Tuesday, June 19, 2007

The Jazz Uncle

My uncle is a graphic designer, like me. Actually, he's more of a graphic designer than I am, for reasons i might try to explain later. He's designed countless vinyl record and book covers, posters, logos, magazines, and virtually anything that can be designed and printed. He started his carreer designing countless medicine boxes, back in the dawn of the 70s. I think it was for a pharmaceutical company called Faran. Not sure though, cause the memories are very faint - i was very little. But i remember Faran's premises seen from the inside of a car (probably my dad's) on the side of the highway just out of Athens - and I remember him coming to my grandparent's house in Halkida (where my parents sent me to stay there for a year just before i started school) clad in his moustache, perfect shirts and perfume, his mother being in love with him, cooking him dinner and ironing his shirts, and him accepting the goods before he'd leave off to get back on his life on the fast-lane graphic design business, his leaving being to my disappointment.

But there were remnants of him left in granny's house: His paintings (a bleeding heart, drawn Pop 60's style, a Warhol Marilyn replica with a tear running down the cheek), and the totemised pieces of his work (like his annually printed yearly calendar with 70s Milton Glaser style illustrations) or scraps from a magazine or newspaper writing about him. And there was his Jazz radio show, that granny never missed, just after midnight. Actually, uncle and jazz are two concepts so intertwined it's hard to seperate them.

Growing up I so wanted to be part of this: Jazz music, fine italian shirts like the ones John Lurie wore in films or Giardino's heroes in comics, Memphis-like furniture, cool chicks with gray eyes and short-sleeved dresses - like Debra Winger in "Sheltering Sky". During the summers I lived at granny's house in Halkida, she was still listening to the midnight jazz shows, and that has got to be one of the finest, greatest, most atmospheric and a bit funny memoirs of my whole life: A typical greek granny holding a pocket radio next to her ear, listening to Thelonious Monk in the middle of the night. But the track would end, and the voice would announce the next track or talk about the artist presented this time, and that surely was her pride and joy: her son on the radio. And there were no indy stations back then, just 3 or 4 state-run ones and lots of oriental sounds heard over a lot of mystic static on the AM scale.

I started taping the shows when in highschool. After my father died, the uncle probably replaced somehow him in my mind. I think I even spent some days with him just after this sad death, when i was 13, back in 1986. It was escapism, being in his house in Athens among thousand of jazz vinyls and videotapes playing arthouse movies at night on his brand new tv and VCR. Even glimpsing tits and legs in Playboy mag while sitting on the loo (loved the magazine rack in his toilet) was a joy.

I remember how i tried to grab a Milo Manara comics album and how he told me off "not for you yet, kid" and how he sat down on his scetching desk and started work for the layout of popular "Tahidromos" and "Ena" magazines, rearranging neatly lettraset typefaces and bits of coloured paper on a mockup. I remember his visit to London and him bringing back the Style Council's "My Favourite Shop" (i still remember the black and white photos on the cover and Paul Weller's haircut), Alison Moyet's maxi single for "That Ole Devil Called Love" and even Tears for Fears and "Everybody Wants to Rule The World". I remember him being ecstatic about the jazz revival in pop culture happenning in London at the time with films like "Absolute Beginners" and bands like the Blow Monkeys.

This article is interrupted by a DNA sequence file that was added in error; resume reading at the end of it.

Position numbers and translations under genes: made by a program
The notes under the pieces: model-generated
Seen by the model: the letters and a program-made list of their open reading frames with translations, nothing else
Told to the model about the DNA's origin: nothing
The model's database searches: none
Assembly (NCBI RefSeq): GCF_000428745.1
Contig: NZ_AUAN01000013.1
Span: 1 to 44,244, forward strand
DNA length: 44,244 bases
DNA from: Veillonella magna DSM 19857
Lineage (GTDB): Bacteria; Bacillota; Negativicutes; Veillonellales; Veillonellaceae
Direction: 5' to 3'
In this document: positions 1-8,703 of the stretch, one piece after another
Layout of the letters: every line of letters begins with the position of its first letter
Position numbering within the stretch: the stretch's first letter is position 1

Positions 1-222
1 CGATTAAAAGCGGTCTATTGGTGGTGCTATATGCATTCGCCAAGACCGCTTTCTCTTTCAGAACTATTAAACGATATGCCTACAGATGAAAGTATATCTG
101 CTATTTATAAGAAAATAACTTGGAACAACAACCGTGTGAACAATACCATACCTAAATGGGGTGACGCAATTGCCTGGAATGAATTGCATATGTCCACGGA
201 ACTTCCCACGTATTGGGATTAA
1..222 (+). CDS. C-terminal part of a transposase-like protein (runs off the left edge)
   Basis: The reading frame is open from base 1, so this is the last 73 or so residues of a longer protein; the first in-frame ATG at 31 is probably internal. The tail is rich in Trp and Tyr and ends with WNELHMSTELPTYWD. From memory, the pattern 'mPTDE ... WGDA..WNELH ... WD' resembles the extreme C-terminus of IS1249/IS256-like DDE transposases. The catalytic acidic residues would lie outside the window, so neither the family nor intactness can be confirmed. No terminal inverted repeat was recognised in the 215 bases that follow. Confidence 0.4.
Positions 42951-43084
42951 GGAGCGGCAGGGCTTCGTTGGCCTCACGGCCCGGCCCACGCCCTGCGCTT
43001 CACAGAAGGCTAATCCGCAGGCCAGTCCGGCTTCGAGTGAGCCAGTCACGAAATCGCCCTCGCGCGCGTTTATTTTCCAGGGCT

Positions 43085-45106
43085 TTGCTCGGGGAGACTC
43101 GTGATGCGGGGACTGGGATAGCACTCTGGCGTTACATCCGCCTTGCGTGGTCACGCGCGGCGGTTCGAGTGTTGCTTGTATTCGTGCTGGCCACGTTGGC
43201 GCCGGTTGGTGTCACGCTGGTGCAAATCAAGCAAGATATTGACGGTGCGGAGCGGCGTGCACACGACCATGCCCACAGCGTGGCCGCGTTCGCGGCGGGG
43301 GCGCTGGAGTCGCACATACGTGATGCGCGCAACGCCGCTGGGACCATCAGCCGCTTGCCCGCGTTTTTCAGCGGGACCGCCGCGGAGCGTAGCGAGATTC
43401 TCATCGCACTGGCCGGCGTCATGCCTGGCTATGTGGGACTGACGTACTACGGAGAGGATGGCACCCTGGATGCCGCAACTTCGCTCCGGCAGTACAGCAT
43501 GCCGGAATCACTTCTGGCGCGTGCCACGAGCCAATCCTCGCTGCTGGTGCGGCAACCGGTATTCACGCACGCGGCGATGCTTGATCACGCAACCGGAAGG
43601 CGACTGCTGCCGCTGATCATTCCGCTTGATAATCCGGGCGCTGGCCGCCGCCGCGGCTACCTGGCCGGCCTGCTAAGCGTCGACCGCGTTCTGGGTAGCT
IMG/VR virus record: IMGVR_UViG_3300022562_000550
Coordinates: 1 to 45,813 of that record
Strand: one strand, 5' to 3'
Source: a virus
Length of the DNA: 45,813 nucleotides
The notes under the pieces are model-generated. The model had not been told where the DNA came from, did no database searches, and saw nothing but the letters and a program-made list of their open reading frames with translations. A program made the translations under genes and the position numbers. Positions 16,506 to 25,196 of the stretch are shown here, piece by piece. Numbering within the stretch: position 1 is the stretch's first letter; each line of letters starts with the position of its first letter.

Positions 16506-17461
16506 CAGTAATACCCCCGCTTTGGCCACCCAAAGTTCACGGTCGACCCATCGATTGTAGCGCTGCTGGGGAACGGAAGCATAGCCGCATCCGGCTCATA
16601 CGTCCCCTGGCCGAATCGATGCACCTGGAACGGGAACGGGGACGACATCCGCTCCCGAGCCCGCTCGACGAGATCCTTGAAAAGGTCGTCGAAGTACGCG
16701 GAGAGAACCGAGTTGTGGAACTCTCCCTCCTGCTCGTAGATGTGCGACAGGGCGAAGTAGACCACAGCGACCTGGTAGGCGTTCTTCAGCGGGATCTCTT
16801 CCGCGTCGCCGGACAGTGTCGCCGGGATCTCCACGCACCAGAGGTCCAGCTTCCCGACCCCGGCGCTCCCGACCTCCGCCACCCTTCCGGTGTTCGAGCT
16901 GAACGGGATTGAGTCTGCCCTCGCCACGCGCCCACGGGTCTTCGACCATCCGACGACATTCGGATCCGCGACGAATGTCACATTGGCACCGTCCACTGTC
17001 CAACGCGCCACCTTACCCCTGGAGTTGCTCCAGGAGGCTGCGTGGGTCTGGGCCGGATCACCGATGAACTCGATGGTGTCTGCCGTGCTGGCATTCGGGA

Soon after that i remember watching "Absolute Beginners" on cinema and listening to Conte Candoli spitting out frenetic solos in the 50's West Coast Jazz presented on his radio show. And then I remember learning by heart (all almost by heart) the Clifford Brown solo in "You'd Be So Nice to Come Home Too" sung by the cool goddess Helen Merrill. And I remember the moments when one rainy afternoon i first listened on his state-of-the-art hi-fi system the horns sounding almost regilious in Oliver Nelson's "Stolen Moments".

The list is endless. Stan Getz, Coltrane, the songs of Cole Porter and the beauty of Abbey Lincoln singing about how "Love Walked In" and Barney Wilen's soundtrack to the comic by Paringaux and Loustal "La Note Bleue". I played this thing maybe a trillion times and fell in love with the musicians and their solos. I still remember their names, particularly the pianist, Alain-Jean Marie, and still remember most of their solos by heart. This album was a true initiation to the wonders of Jazz. I had bought it at a curious shop in Berlin in summer 1989, then lent it to a friend, and then he lost it. I was sad, but years later i found the CD in Paris. Then I lost that too, and then I found it again in London, second hand.
I still listen to it with interest and joy. And jazz still fills me with delight. It's a shame this music still stays a secret, hidden under endless layers of boring stereotypes. Sometimes I listen to amazing jazz, live, at Jazz Upstairs here in Athens. Perfect sound system, perfect drinks by the best barman ever, and ocassionaly some lives that knock your socks off. How can one forget Sheila Jordan playing there 3 years ago? Or Benny Lackner, this fresh, amazing pianist from NY.
Jazz is pure joy - a music that sits on a stool wearing summer shoes gazing over people's shoulders at visions of a world full of happiness, colours, intimacy, exciting ideas, dancing and singing: excactly as it should be.

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